Science Fair Project Encyclopedia
The Emperor Penguin (Aptenodytes forsteri) is the largest of all penguins; adults average about 1.1 metres (4 feet) and weigh 30 or more kilograms (75 lbs). Emperor Penguins eat crustaceans (such as krills), squid, and small fish. They live for around 20 years— some records indicate a maximum of 40. (Note that the King Penguin is a different species, and the Royal Penguin is a subspecies of the Rockhopper Penguin.)
In order to find food, these penguins need to dive 150-250 metres into Southern Ocean. The deepest diving on record is 565 metres. The longest they can hold their breath when underwater is 20 minutes. Their swimming speed is 6-8 km per hour.
In response to the cold, emperor penguins will stand in a compact huddle, whether in a group of ten or many hundreds of birds, each one leaning forward on a neighbor. Those on the outside tend to face inward and push slowly forward. This produces a slow churning action, giving each bird a turn on the inside.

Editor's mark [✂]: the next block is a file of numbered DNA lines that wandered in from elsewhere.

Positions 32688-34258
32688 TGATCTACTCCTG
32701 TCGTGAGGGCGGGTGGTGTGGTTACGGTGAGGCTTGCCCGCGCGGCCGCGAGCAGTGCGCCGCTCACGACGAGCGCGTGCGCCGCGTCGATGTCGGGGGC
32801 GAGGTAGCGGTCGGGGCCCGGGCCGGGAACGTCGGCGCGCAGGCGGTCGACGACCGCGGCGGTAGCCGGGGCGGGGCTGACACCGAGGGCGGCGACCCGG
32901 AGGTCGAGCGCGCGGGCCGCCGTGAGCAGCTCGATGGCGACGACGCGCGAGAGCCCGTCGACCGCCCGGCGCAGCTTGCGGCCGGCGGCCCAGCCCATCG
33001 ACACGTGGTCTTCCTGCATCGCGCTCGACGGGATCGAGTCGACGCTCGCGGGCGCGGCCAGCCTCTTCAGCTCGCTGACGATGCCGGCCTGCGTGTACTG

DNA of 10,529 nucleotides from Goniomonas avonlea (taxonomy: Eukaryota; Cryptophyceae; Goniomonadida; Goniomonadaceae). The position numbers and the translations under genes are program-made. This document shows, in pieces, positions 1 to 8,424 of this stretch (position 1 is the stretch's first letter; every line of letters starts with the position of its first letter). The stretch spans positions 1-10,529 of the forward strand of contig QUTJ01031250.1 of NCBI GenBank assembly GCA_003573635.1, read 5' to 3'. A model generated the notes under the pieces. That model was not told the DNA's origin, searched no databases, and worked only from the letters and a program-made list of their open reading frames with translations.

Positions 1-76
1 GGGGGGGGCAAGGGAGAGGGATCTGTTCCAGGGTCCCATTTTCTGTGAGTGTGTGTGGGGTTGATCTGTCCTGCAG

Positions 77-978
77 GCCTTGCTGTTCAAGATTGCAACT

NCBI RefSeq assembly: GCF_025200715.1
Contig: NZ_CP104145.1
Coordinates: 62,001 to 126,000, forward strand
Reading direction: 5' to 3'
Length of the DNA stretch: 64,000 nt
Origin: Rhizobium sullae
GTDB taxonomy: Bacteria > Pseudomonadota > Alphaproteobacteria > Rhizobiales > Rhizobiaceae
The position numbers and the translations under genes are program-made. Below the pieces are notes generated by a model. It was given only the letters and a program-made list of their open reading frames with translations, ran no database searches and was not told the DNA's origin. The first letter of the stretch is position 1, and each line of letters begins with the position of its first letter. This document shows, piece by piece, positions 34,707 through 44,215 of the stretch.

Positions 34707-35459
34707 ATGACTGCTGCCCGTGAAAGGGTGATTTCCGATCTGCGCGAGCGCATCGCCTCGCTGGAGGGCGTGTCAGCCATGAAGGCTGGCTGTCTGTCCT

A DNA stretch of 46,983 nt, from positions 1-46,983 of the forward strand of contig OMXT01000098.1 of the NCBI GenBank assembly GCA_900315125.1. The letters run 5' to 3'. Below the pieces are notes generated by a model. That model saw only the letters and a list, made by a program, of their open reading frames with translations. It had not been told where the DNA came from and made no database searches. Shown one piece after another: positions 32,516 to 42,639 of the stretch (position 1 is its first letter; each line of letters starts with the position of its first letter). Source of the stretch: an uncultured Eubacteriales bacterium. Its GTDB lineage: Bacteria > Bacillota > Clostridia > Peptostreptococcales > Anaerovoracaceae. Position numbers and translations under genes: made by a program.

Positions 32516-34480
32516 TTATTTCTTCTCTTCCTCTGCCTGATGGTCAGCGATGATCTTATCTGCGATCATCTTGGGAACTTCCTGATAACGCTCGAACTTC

A distinguishing character between male and female is their call .
Reproduction and breeding
March or April, the penguins start courtship, when the temperature can be as low as -40 degrees Celsius. In May or June, female penguin lays one 450-gram egg and abandons it immediately. The male will incubate the egg in its brood pouch for about 65 days consecutively without food by surviving on his fat reserves. To survive the cold and wind (up to 200 km per hour), the males huddle together. The female returns after two months with food in her stomach, which is regurgitated to feed the newly hatched chicks. They tend to be monogamous unless their mate dies.
After hatching, the chicks huddle in a crèche.
In early and mid-20th century, the penguins were hunted for their fat.
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